Identifying the deficiencies of current diagnostic criteria for neurofibromatosis 2 using databases of 2777 individuals with molecular testing



We have evaluated deficiencies in existing diagnostic criteria for neurofibromatosis 2 (NF2).


Two large databases of individuals fulfilling NF2 criteria (n = 1361) and those tested for NF2 variants with criteria short of diagnosis (n = 1416) were interrogated. We assessed the proportions meeting each diagnostic criterion with constitutional or mosaic NF2 variants and the positive predictive value (PPV) with regard to definite diagnosis.


There was no evidence for usefulness of old criteria “glioma“ or “neurofibroma.” “Ependymoma” had 100% PPV and high levels of confirmed NF2 diagnosis (67.7%). Those with bilateral vestibular schwannoma (VS) alone aged ≥60 years had the lowest confirmation rate (6.6%) and reduced PPV (80%). Siblings as a first-degree relative, without an affected parent, had 0% PPV. All three individuals with unilateral VS and an affected sibling were proven not to have NF2. The biggest overlap was with LZTR1-associated schwannomatosis. In this category, seven individuals with unilateral VS plus ≥2 nondermal schwannomas reduced PPV to 67%.


The present study confirms important deficiencies in NF2 diagnostic criteria. The term “glioma” should be dropped and replaced by “ependymoma.” Similarly “neurofibroma” should be removed. Dropping “sibling” from first-degree relatives should be considered and testing of LZTR1 should be recommended for unilateral VS.


The two main sets of diagnostic criteria for neurofibromatosis 2 (NF2) date back to 1987 (ref. 1) and 1992 (ref. 2), although a points-based system was devised in 2011 (ref. 3). The Manchester criteria devised in 1992 (ref. 2) appear to be the most widely used and are superior to the 2002 criteria.4 Deficiencies were still noted because individuals with de novo NF2 often had a prolonged period with signs of NF2, but without meeting diagnostic criteria.4 More recently, several criteria have received more scrutiny. The term “glioma“ is increasingly seen as an incorrect descriptor. There is no convincing evidence that high-grade glioma is part of NF2 (ref. 5), with the great majority of NF2-associated spinal cord lesions being histologically proven to be ependymomas,6 and low-grade gliomas being relatively uncommon.5 The discovery of LZTR1-associated schwannomatosis in 2014 (ref. 7) led to the identification of substantial diagnostic overlap between schwannomatosis and NF2, particularly in those with unilateral vestibular schwannoma (VS) and multiple other nondermal schwannomas.8, 9 An update to the Manchester criteria was proposed to address this (Table 1) (ref. 9). Even the hallmark of NF2, bilateral VS, was recently shown to occur by chance. Indeed, calculations showed that in ~50% of those with symptomatic bilateral tumors alone >70 years, co-occurrence may have happened by chance.10 These deficiencies prompted us to reexamine the criteria using two large clinical and molecular databases.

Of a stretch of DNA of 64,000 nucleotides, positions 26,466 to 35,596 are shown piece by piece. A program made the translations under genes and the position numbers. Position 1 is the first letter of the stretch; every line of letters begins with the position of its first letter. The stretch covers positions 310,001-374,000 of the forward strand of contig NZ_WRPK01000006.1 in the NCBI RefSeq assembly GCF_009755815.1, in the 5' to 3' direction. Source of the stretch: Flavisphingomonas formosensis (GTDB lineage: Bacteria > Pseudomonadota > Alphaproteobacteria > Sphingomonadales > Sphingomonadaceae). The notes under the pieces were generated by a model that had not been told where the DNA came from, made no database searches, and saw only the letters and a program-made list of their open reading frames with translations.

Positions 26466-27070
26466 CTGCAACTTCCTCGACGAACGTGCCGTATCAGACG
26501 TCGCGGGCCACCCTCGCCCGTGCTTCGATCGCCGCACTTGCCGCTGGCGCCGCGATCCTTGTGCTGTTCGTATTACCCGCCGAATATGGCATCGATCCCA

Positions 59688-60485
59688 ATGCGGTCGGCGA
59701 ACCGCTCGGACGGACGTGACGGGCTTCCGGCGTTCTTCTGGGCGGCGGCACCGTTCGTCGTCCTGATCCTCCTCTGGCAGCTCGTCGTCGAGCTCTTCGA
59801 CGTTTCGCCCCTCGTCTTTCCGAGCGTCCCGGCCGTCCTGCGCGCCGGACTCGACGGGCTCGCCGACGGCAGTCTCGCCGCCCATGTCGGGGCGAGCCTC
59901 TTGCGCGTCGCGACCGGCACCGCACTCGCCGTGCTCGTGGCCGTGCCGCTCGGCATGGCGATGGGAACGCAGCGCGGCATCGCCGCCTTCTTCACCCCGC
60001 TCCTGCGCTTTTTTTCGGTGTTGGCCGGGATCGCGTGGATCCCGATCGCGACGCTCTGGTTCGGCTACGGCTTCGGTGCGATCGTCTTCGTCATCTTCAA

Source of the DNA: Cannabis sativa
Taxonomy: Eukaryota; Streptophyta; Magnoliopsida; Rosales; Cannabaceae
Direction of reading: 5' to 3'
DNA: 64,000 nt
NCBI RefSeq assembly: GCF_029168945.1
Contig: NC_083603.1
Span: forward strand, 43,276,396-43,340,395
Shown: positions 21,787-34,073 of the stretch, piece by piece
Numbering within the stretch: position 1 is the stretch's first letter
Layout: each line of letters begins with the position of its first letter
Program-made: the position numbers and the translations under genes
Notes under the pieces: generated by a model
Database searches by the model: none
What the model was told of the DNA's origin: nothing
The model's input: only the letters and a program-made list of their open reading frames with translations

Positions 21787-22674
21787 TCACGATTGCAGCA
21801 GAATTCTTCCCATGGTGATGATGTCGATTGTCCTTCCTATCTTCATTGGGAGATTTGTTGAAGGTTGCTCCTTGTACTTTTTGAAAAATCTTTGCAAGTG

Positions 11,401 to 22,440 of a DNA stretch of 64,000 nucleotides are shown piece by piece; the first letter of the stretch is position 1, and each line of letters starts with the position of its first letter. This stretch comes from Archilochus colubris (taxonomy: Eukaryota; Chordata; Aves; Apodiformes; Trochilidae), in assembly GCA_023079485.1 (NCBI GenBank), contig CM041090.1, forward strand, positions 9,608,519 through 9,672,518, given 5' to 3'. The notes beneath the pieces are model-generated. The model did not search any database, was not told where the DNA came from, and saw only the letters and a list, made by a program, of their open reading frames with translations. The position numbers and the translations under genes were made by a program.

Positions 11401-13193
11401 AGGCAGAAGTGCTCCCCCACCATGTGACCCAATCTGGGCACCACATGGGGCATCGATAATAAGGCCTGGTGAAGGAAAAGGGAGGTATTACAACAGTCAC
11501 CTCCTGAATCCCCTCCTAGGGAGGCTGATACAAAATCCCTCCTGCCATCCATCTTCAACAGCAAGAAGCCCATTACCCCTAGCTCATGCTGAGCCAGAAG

Table 1 Current and revised (2017) Manchester criteria for NF2